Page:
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Maoist strikes kill 15 cops in Chhattisgarh
Published on 10 Jun. 2011 11:16 PM IST
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Within 24 hours, two separate Maoist strikes left 15 policemen dead in Chhattisgarh on Thursday. Late night at 11:30 pm in Dantewada district, Maoists triggered a powerful explosion that flung an anti landmine vehicle in the air, killing 10 of 13 policemen seated inside. Earlier, at 5:15 am, Maoists launched an attack on a newly opened police camp in Narayanpur district with light machine guns and mortars, leaving five policemen dead. Separated by 250 kilometres, both attacks displayed an adept use of explosives by the guerillas. Their combined impact left troops on the ground shaken, and brought the top brass of the police and paramilitary on a visit from the state capital.
Friday afternoon, Director General Vishwa Ranjan and other officers stared down a crater, 8 feet deep and 20 feet wide, formed at the head of a bridge, on a metal road, 30 kilometres from Dantewada towards Katekalyan, near Gatam village. “At least 70 kgs of explosives must have been planted here,” said T G Longkumer, the Bastar IG.
Some officers scrambled over the banks of the rivulet to circle the tree where the Maoists possibly sat and detonated the explosion, as the truck slowed down to cross the bridge. Others examined the charred interiors of its carcass.
CRPF’s auto engineer, S K Pandey, spent the morning trying to locate all the parts of the dismembered truck. By noon, he gave up. Four tyres were found lying in four different directions, the closest 200 metres away, and the furthest over the top of a nearby hillock. The circular roof cap was located at one end of the bridge, while splinters of the gear box at the other end. “And the engine is nowhere to be seen, it has perhaps been blasted to smithereens,” he said.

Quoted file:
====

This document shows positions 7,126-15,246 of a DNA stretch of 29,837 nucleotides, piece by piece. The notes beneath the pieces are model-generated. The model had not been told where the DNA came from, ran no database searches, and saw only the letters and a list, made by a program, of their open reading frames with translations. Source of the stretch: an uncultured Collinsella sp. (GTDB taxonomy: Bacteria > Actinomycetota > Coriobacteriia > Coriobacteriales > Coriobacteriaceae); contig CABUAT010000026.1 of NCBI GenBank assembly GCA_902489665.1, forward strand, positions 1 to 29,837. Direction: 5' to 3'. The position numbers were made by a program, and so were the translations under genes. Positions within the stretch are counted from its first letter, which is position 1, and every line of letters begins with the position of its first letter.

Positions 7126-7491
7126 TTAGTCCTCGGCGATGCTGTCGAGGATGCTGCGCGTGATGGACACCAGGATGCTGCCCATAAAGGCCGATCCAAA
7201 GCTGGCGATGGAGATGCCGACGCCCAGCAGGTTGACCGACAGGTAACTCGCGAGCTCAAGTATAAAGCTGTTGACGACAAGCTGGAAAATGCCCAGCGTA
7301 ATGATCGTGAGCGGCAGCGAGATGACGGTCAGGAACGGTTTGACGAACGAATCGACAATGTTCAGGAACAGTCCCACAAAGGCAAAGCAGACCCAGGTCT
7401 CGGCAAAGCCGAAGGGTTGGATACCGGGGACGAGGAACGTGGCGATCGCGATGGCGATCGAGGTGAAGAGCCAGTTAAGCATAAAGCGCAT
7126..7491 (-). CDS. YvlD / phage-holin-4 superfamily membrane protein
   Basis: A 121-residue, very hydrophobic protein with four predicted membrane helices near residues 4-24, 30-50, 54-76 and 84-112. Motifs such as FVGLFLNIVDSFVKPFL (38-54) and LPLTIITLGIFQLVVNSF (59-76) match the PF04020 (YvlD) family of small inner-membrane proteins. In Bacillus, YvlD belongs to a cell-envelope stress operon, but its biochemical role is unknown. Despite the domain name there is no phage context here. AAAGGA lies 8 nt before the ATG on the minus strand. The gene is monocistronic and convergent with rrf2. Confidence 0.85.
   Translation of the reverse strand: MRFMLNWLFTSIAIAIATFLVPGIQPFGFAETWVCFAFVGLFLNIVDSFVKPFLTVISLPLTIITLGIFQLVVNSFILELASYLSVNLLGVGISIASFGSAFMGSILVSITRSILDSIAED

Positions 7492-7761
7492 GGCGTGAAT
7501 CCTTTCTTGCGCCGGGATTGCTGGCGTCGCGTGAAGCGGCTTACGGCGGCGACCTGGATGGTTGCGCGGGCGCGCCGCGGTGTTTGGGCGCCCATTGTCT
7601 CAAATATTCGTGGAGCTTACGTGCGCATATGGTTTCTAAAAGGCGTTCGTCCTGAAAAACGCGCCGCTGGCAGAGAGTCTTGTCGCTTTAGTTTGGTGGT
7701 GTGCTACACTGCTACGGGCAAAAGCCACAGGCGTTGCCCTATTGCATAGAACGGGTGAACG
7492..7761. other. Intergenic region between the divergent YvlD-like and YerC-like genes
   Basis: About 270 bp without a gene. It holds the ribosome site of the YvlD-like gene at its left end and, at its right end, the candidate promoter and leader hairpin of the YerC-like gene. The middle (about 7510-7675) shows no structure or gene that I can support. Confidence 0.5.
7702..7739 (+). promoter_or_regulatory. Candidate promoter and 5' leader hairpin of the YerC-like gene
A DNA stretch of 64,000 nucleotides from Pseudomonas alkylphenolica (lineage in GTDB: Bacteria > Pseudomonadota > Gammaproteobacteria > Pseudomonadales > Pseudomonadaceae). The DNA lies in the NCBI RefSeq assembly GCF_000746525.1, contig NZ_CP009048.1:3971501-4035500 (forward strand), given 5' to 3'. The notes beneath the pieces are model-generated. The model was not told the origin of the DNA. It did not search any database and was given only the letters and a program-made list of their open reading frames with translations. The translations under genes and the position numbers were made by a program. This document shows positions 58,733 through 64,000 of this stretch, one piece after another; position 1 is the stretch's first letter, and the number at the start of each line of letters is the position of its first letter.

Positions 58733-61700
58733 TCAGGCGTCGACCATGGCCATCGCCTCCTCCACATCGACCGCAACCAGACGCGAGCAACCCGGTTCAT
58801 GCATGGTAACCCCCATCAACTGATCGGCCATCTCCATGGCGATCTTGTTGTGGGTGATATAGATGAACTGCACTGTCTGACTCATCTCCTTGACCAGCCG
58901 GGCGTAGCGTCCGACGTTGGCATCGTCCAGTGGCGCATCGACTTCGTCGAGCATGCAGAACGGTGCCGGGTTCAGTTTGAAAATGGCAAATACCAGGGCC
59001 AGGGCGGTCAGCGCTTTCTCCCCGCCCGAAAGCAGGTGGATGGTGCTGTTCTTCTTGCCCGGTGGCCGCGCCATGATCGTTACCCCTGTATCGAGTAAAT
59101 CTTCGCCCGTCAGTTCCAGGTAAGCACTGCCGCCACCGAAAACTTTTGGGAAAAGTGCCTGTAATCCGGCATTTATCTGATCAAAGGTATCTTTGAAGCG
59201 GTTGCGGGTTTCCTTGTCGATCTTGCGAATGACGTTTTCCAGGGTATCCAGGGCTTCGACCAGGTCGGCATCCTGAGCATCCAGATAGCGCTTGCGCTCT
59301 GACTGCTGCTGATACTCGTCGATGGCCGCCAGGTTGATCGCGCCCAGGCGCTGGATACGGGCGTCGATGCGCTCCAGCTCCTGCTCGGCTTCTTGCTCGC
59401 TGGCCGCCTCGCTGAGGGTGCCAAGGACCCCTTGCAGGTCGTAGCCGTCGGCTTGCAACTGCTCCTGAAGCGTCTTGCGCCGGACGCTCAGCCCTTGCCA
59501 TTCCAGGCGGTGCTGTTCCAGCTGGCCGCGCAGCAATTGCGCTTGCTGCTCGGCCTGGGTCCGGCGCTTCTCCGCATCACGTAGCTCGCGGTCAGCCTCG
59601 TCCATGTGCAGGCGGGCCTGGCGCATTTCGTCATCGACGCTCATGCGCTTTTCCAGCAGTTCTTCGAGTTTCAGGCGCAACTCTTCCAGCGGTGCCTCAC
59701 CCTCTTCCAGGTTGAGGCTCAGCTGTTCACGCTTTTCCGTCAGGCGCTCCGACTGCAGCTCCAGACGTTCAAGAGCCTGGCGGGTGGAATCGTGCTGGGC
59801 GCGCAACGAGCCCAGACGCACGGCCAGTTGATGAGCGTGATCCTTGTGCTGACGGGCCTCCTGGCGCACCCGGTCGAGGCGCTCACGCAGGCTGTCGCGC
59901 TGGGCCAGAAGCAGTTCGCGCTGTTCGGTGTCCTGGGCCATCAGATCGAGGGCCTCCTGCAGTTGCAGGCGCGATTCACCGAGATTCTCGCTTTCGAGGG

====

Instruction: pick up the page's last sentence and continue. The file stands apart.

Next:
By definition, an anti landmine truck is meant to withstand the impact of an explosion. But in this case, it appeared the blast had propelled the truck at least 50 metres up in the air, which explained the extraordinary event of a tyre being flung over a hill. Those killed included two constables and eight special police officers, local adivasi recruits from Dantewada. Three survivors have been flown to Raipur for treatment.
Meawhile, in Jhara police camp in Narayanpur, two small cavities in the ground had been circled with chalk. “Two explosives landed inside the camp, four outside, fired from a mortar (a cylindrical explosive launcher)” said D K Bais, the company commander of 16 battalion of Chhattisgarh Armed Force. The explosives had been fired from 51 mortar, a new and improved version of the two inch mortar, which can fire over longer ranges with better precision, he said.
While the explosives missed target and did not cause much damage, they have alarmed the police, since this is the first time mortars have been used in an attack by Maoists. “The mortar and explosives appear to have been looted from security forces,” said Mayank Srivastava, the superintendent of police, Narayanpur.
Thursday’s attacks have only served to replenish the Maoist armoury. In Narayanpur, the Maoists snatched away an AK 47 and an INSAS rifle from two of the five dead policemen (two of the four killed outside the camp boundary were not carrying weapons, the third was a sentry who fell dead from his post inside the camp, hence his weapon remained safe).
In Dantewada, from the smouldering remains of the truck, the Maoists took away a 2 inch mortar, 4 SLR rifles , 2 INSAS rifles, and ten ammunition pouches containing 1000 rounds of bullets, said Ankit Garg, the superintendent of police.

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